I wasted a hell of a lot of money for a hell of a lot of years by paying for cable and satellite TV.  When I finally cut the cord, I was paying $75.99 a month for DirecTV, and it’s probably gone up a bit since then. I was also  subscribing to the mlb Extra Innings package (major league baseball, for all you furriners readin’ this), which at the time was $169.95; it’s also probably gone up. So, I was paying nearly eleven hundred bucks a year for satellite TV.

Last summer I finally asked myself, “Why? What am I actually getting for my money?” The answer was “not much.” I had the news (Al Jazeera or MSNBC, which is really more PC opinion than news) on  in the background while I worked, and would actually watch it occasionally–and it was often more of an irritant than entertainment. Beyond that, I usually watched “The Daily Show” and “Colbert Report,” the occasional show on the Science Channel, the very occasional show on the Discover Channel or the Hitler Channel, baseball games, occasionally a football game, and the local news, and that was it. I was paying over a thousand dollars a year for the privilege, so, I canceled my satellite subscription.

The better part of a year later, I barely miss it. I have high speed Internet (which I had anyway), Netflix ($8 a month), and the mlbtv streaming package ($109.95 last year), which provides the same programming at lower cost than the Extra Innings package. (Free sports programming is available via Stream2Watch. Some of the streams Stream2Watch points at aren’t strictly legal, but if God didn’t want us to watch them, why did He create proxies?) I can watch “The Daily Show” on the Comedy Central channel, sans commercials a day after it airs.  For news, I mostly use the Guardian, Al Jazeera, and BBC sites, and occasionally the CNN-for-grownups site.  (Yes, CNN has a kiddie site aimed at the U.S. audience, and an actual news site aimed at the rest of the world. The difference between the two is sometimes jaw dropping. Kiddie CNN seems to think that Idiocracy is a documentary. As I write this, the headline on that site is “Jurors Get Superbowl Talk.”)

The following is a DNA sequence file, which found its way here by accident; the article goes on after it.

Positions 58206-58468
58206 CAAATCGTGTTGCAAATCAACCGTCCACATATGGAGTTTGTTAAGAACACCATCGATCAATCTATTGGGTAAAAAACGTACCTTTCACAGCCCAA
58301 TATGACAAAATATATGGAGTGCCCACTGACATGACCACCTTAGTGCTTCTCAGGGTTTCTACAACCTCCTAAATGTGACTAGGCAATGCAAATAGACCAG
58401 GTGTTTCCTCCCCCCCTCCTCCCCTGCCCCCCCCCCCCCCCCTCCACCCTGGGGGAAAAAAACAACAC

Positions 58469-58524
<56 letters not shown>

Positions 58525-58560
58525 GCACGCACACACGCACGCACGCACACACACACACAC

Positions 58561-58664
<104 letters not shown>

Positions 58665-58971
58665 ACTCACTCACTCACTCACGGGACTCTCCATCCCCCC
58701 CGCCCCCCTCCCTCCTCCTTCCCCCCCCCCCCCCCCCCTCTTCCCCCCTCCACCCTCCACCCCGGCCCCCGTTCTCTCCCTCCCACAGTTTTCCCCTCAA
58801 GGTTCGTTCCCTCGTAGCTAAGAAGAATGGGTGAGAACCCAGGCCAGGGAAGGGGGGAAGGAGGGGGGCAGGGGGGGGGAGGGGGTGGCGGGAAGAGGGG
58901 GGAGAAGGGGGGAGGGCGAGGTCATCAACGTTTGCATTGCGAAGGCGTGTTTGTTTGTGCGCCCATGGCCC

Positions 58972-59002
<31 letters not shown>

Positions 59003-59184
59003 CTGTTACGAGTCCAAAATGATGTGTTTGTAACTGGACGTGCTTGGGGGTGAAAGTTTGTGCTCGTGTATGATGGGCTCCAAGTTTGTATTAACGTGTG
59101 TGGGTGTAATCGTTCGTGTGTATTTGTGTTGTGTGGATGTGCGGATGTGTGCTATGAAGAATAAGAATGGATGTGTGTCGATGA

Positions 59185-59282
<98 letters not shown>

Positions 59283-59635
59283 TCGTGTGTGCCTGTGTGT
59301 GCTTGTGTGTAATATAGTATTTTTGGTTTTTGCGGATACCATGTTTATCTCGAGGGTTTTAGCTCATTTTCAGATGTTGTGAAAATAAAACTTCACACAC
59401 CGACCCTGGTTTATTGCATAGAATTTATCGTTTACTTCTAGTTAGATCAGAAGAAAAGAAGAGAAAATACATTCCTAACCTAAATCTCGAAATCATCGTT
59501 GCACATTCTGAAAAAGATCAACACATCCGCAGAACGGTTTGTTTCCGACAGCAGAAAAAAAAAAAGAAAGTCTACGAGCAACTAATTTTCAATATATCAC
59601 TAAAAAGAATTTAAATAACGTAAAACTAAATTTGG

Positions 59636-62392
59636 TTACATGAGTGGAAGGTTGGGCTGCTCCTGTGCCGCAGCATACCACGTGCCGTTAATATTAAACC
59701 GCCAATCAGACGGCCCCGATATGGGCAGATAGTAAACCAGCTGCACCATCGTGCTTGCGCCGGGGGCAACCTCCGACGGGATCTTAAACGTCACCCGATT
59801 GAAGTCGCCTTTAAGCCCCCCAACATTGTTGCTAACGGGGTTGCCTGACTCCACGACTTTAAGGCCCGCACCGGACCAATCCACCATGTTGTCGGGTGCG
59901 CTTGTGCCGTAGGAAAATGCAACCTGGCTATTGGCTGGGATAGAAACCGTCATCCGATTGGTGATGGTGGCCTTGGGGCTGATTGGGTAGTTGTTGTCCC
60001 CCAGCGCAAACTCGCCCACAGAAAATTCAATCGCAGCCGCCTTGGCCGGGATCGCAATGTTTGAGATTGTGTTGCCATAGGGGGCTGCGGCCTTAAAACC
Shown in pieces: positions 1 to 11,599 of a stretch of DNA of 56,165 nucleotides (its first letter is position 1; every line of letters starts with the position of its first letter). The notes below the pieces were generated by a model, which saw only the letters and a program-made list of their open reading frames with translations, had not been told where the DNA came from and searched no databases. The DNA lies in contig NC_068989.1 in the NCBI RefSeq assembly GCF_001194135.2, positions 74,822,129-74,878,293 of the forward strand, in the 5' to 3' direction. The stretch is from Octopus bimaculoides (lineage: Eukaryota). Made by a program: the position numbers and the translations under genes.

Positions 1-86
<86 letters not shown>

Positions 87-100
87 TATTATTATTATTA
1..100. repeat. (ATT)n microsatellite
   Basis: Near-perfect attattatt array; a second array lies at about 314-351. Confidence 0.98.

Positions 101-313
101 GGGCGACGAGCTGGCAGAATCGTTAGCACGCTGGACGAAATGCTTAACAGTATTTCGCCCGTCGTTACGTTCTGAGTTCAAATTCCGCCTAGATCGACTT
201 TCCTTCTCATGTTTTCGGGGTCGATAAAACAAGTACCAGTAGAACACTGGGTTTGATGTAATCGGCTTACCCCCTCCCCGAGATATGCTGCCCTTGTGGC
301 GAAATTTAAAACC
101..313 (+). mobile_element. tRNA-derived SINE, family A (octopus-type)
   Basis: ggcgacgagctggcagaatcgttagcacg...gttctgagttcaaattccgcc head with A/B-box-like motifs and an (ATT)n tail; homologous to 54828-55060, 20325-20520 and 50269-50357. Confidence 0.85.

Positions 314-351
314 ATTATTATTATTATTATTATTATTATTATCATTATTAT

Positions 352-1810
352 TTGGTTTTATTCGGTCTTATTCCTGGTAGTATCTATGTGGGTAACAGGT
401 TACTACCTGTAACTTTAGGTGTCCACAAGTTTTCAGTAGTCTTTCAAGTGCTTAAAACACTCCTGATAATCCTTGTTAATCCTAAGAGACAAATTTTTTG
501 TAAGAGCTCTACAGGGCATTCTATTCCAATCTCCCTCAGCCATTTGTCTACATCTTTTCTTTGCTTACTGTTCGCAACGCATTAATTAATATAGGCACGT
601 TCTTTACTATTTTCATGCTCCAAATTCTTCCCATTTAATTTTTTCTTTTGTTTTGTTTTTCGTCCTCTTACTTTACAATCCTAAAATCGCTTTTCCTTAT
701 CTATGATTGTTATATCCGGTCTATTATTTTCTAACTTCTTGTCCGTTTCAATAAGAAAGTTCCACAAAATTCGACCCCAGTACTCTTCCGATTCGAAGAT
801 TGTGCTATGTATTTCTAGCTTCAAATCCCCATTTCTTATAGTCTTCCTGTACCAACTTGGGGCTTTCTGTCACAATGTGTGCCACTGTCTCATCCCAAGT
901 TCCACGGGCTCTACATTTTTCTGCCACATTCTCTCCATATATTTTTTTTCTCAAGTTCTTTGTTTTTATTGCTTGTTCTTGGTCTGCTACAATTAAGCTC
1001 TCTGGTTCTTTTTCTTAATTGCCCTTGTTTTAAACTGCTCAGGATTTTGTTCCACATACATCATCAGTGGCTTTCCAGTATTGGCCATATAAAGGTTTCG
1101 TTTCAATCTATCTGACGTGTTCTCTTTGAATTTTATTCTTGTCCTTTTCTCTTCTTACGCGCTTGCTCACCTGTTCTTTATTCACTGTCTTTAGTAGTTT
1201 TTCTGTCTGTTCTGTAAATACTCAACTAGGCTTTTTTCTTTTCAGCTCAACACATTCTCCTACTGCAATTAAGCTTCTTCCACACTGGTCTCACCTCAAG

But getting back to cutting the cord . . . For the local news, I just watch it over the air. Any flat screen TV will receive digital over-the-air channels, and the only piece of additional gear you need is an antenna. Commercial ones typically cost about $30, but you can easily build a better one in under an hour for no more than $10. I built one entirely from junk in the back room, and all it cost me was about 45 minutes of time.

At the end of all this, I find that the only thing I miss is Al Jazeera, which for those who haven’t seen it (and that includes most U.S. cable and satellite viewers) is, overall, a very good news channel. But it’s not worth a thousand bucks a year.